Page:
I arrived at Anglers Paradise Kracking Carp lake at around 9am, to find a big 40mph South Westerly wind pushing down the lake into peg 4 as expected. With an empty lake it was obvious that’s peg 4 was going to be the place to be with the mild conditions. On my walk around the lake I saw a fish (maybe not a carp in hindsight) cause a big disturbance in peg 1, which was out of the wind in flat calm water shallower water. Maybe the fish hadn’t followed the wind after all? I thought it was best to set up in peg 1 for the time being anyway as I had actually seen a fish and it would have been foolish to ignore it. The lake only holds fifteen or so fish, so finding at least one is imperative to success. In the past I have found that if I can exactly locate the fish I can get a bite relatively quickly.
Time passed and highlighting that peg 1 was not an instant winner and come 3pm the bobbins hadn’t moved, so it was time to get round to peg 4 before darkness fell. Having fished peg 4 previously, I knew the swim well and the spots that had produced before. During my last previous trip to the lake in March, I was lucky enough to land a new lake record mirror at 45lb from this swim in similar conditions. With that in mind the first rod went onto that previously successful spot, which was a small area in between the far bank and a set of pads in 5 feet of water. The second rod went further up the far bank to a solid clay area about 6 feet from the bank. This spot again was surrounded by pads, but was deeper in about 6/7 feet of water. A 1/4kg of chopped Mainline Cell was added to each spot along with a handful of Hinders Little Gem pellets that had been soaking in a Cell additive. I tied up two pop-up rigs, incorporating a covert size 8 Gardner Mugga on our new coated hook-link called Ultra Skin in 15lb. The Gardner Covert end tackle range coupled with 16lb Mirage fluorocarbon mainline completed my rig set-up. The pop-ups were Mainline’s 12mm white milky toffee’s that I had soaked in Hinders Betalin to give even more pulling power.
With the rods all dropped using a pole from the near margin, I was fishing by 4.30pm as the darkness fell. The wind was smashing the bivvy as the gusts exceeded 60mph and the rain continued to poor down, however the temperature remained mild.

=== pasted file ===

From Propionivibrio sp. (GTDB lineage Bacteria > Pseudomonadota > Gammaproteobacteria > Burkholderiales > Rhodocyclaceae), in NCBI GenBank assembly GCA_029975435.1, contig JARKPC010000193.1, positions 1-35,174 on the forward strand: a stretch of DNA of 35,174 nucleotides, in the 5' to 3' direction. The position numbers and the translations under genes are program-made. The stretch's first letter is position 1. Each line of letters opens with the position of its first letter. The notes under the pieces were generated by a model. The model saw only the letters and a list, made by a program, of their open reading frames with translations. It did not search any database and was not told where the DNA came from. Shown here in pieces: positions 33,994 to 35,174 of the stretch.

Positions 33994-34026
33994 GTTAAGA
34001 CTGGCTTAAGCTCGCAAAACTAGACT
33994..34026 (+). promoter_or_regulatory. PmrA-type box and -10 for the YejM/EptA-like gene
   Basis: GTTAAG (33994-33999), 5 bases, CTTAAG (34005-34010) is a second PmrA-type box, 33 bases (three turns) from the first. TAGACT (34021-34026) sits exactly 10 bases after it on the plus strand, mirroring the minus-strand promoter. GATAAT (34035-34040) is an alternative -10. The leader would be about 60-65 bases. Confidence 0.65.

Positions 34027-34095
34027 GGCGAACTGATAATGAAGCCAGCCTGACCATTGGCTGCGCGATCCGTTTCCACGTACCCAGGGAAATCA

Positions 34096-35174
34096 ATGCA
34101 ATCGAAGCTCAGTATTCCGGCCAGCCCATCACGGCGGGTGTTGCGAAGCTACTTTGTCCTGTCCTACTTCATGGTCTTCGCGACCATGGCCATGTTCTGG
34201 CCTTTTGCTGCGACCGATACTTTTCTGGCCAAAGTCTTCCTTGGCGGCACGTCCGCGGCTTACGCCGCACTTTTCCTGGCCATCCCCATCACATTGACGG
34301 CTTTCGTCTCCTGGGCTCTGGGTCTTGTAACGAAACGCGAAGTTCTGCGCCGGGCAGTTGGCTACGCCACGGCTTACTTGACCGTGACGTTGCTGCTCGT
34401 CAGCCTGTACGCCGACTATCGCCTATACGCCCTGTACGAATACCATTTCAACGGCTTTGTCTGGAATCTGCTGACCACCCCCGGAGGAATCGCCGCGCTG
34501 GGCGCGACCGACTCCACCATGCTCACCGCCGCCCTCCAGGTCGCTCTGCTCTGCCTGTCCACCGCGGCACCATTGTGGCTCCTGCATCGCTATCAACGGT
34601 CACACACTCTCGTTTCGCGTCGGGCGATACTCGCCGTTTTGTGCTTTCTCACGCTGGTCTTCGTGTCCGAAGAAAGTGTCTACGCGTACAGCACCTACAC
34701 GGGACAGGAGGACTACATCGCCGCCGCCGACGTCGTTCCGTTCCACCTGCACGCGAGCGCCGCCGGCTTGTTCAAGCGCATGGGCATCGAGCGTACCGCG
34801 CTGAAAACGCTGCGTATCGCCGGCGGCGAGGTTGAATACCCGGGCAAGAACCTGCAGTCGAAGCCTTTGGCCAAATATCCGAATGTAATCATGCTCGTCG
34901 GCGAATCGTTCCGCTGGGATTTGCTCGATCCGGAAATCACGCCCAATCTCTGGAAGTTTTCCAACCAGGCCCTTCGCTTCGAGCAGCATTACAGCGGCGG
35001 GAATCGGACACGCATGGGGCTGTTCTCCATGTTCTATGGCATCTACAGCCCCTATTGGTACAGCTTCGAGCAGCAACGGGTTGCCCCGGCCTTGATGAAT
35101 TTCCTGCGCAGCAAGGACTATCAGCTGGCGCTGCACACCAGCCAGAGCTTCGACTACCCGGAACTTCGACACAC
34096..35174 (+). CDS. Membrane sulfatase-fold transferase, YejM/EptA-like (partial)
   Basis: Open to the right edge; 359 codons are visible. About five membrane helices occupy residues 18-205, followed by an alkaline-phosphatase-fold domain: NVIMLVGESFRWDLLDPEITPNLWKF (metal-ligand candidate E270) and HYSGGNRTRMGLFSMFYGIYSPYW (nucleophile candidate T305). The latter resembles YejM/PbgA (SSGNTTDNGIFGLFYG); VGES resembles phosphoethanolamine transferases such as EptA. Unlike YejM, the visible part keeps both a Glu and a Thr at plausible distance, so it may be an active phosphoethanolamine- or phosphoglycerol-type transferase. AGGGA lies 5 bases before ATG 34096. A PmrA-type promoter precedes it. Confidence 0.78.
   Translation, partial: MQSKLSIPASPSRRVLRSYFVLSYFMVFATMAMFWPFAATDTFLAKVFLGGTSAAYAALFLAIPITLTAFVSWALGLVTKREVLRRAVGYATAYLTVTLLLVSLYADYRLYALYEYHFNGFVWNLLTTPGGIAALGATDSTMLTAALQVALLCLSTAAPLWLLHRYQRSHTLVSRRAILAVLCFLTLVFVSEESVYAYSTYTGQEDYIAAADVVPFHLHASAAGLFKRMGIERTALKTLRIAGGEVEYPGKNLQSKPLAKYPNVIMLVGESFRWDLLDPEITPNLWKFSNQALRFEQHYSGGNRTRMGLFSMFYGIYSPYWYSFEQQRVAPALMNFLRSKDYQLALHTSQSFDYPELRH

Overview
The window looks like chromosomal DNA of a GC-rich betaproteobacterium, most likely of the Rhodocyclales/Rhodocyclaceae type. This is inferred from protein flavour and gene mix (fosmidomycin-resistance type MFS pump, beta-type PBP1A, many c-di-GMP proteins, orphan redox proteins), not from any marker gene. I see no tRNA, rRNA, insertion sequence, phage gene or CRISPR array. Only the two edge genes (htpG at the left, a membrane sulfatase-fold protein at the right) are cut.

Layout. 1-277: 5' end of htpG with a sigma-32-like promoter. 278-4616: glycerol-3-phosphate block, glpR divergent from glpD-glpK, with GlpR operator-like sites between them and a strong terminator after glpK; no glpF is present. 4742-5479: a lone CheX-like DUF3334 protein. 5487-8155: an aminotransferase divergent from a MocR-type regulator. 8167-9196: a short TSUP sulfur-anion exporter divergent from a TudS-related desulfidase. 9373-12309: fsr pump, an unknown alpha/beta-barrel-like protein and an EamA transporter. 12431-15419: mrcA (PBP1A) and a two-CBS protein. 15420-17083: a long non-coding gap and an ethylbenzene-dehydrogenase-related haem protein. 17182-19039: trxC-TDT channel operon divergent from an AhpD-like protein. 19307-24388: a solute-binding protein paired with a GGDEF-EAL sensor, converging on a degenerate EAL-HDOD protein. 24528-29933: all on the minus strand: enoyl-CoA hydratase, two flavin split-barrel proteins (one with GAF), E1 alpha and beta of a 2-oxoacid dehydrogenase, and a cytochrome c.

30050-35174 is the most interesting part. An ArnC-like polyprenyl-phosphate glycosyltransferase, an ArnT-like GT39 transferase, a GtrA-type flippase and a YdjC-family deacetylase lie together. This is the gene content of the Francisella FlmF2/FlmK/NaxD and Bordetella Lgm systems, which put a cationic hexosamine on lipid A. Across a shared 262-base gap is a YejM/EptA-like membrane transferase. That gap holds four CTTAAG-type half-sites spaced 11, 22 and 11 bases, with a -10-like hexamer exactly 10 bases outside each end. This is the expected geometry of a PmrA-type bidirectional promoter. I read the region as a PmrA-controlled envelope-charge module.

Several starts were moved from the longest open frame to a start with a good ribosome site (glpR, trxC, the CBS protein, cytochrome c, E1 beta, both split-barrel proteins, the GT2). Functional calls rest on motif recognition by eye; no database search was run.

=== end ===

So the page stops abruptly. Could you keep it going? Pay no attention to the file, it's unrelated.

Gardner Mugga on our new coated hook-link called Ultra Skin in 15lb.” alt=”Two pop-up rigs were tied, incorporating a covert size 8 Gardner Mugga on our new coated hook-link called Ultra Skin in 15lb.” width=”623″ height=”450″ class=”aligncenter size-full wp-image-16208″ />
At 8pm one of the alarms let off two single beeps, which was followed by a short burst as a fish struggled to take line from a tight clutch. I picked up the rod and lifted into a heavy fish, which kited left as it made its way through numerous dying weed beds before swimming into the bank I was standing on. After a good 10 minute fight I could see the fish a few feet below the surface and I thought I had re-hooked the 45lb’er I had back in March, as nothing in the lake was known to be that big. After a further 5 minutes I managed to slip the net under the fish. Once in the net I recognised the fish as ‘Silverback’. My last remaining uncaught mirror from the lakes residents of mirrors, last out in early May of this year at 41lb. I had caught a December forty!
As I lifted the fish out the water it was very clear it was well up in weight. In the pouring December wind and rain the fish weighed in at a new lake record of 47lb 8oz, making it the biggest carp in the county (or so I’m told). A fish in December is a right result, but a fish of that size is certainly a moment I will never forget especially after a year of limited angling. With no one around I had to unfortunately resort to self-take’s. Soaked through and the photos done, I returned her home to hopefully make another angler very happy.
The remaining 36 hours passed with the wind/rain containing, I did get lucky again by catching one of the lakes smallest residents at 26lb. Overall it was an amazing session with a very lucky result, one I won’t ever forget.